Understanding Dry Matter in Forage for HorsesBy Kentucky Equine Research Staff · July 30, 2012
Horse owners may have heard suggestions as to how much hay to give their horses, typically around 1.5 to 2% of the horse’s weight in hay each day. This amount of hay is designated as a “dry matter” weight. What is meant by “dry matter,” and what is the importance of this designation?
Dry matter refers to how much of the forage is left after any moisture has been removed. Baled hay seems fairly dry, but it does contain some moisture. However, the concept of dry matter is mostly theoretical in this case, as most barns have no way to measure moisture content of hay easily or accurately.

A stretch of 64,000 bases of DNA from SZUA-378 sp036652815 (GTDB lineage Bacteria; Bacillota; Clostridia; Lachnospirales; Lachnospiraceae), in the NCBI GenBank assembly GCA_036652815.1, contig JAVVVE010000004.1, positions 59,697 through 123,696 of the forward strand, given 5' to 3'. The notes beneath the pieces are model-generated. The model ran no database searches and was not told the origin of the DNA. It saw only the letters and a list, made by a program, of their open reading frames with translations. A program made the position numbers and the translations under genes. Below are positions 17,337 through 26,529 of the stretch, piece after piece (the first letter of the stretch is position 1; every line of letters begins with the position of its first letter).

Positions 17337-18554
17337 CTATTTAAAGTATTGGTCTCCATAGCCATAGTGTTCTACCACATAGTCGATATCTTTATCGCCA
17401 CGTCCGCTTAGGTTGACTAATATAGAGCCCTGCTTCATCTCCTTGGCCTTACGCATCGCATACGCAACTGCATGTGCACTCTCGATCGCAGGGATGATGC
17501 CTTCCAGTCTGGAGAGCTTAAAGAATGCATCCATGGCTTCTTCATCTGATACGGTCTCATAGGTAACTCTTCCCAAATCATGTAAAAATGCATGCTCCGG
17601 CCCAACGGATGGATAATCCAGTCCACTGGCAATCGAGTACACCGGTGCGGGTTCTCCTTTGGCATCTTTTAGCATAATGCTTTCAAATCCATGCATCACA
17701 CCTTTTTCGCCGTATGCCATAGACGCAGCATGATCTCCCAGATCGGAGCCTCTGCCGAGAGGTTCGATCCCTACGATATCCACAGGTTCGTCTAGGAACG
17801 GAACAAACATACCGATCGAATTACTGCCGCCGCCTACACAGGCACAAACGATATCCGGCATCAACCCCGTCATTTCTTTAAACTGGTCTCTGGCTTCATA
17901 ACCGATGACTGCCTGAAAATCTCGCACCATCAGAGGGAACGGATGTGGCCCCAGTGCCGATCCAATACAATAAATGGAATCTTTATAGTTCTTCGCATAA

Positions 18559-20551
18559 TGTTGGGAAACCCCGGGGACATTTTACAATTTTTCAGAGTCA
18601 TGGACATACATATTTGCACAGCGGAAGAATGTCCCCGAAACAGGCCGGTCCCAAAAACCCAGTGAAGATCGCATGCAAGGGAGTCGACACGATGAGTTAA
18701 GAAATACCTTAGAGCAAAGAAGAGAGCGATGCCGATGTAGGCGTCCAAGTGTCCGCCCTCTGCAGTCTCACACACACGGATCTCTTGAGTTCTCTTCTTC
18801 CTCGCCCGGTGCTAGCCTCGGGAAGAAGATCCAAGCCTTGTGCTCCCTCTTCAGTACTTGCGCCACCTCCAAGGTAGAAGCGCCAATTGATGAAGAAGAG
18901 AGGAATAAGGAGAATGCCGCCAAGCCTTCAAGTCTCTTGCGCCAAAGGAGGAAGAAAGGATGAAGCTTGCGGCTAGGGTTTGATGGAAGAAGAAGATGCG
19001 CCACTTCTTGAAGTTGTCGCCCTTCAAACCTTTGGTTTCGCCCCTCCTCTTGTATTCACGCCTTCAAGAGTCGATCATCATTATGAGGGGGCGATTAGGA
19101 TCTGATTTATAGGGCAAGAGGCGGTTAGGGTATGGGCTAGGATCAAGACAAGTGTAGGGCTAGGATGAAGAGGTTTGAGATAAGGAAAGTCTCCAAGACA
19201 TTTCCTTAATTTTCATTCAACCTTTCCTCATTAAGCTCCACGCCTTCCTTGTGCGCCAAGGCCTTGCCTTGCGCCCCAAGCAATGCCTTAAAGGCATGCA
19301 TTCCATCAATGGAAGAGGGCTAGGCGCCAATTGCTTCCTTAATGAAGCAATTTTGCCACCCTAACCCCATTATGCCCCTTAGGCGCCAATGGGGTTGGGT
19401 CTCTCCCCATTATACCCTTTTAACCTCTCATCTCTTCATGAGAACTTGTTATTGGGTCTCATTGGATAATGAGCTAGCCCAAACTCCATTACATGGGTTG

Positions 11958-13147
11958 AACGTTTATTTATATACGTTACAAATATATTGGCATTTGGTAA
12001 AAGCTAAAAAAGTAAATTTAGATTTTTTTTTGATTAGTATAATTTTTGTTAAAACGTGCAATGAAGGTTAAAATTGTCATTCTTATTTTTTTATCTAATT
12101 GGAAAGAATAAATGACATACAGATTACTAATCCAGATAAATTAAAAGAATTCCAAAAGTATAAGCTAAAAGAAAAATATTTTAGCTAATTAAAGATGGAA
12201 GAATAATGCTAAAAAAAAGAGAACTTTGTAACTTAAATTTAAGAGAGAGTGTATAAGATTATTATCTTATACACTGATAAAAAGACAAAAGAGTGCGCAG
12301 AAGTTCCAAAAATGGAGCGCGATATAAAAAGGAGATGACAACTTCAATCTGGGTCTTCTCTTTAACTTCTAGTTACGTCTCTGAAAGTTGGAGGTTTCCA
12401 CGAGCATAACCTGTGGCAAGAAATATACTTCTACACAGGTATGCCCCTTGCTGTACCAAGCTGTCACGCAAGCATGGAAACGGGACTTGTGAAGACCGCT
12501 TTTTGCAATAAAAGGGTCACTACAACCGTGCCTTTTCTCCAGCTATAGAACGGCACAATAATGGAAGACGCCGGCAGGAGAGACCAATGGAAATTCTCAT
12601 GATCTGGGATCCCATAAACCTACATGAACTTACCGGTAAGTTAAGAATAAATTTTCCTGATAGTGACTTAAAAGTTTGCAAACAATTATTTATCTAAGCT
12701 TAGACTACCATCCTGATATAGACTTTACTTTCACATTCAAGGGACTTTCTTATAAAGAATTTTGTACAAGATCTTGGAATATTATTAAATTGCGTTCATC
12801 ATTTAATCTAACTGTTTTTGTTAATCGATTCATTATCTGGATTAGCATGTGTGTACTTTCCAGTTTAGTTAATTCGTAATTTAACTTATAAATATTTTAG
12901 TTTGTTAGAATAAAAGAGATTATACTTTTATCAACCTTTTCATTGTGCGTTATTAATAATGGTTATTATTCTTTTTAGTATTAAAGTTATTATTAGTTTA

To a nutritionist, dry matter is important as a way to compare the nutritive values of different forages. Hay is typically 85 to 95% dry matter, but pastures contain much more water and can contain as little as 15 to 20% dry matter. This water dilutes the other components of the forage, so for an apple-to-apples comparison, the composition of forages should be compared on a 100% dry matter basis.
For example, hay that is 90% dry matter may be 14.4% protein on an as-fed basis. This is equivalent to 16% protein on a 100% dry matter basis. The difference between as-fed and dry matter for this hay is not great. Compare this to a pasture sample that is 25% dry matter. If it contained 4% protein on an as-fed basis, this would equal 16% protein on a 100% dry matter basis. The hay and pasture actually have identical protein contents when the water is removed.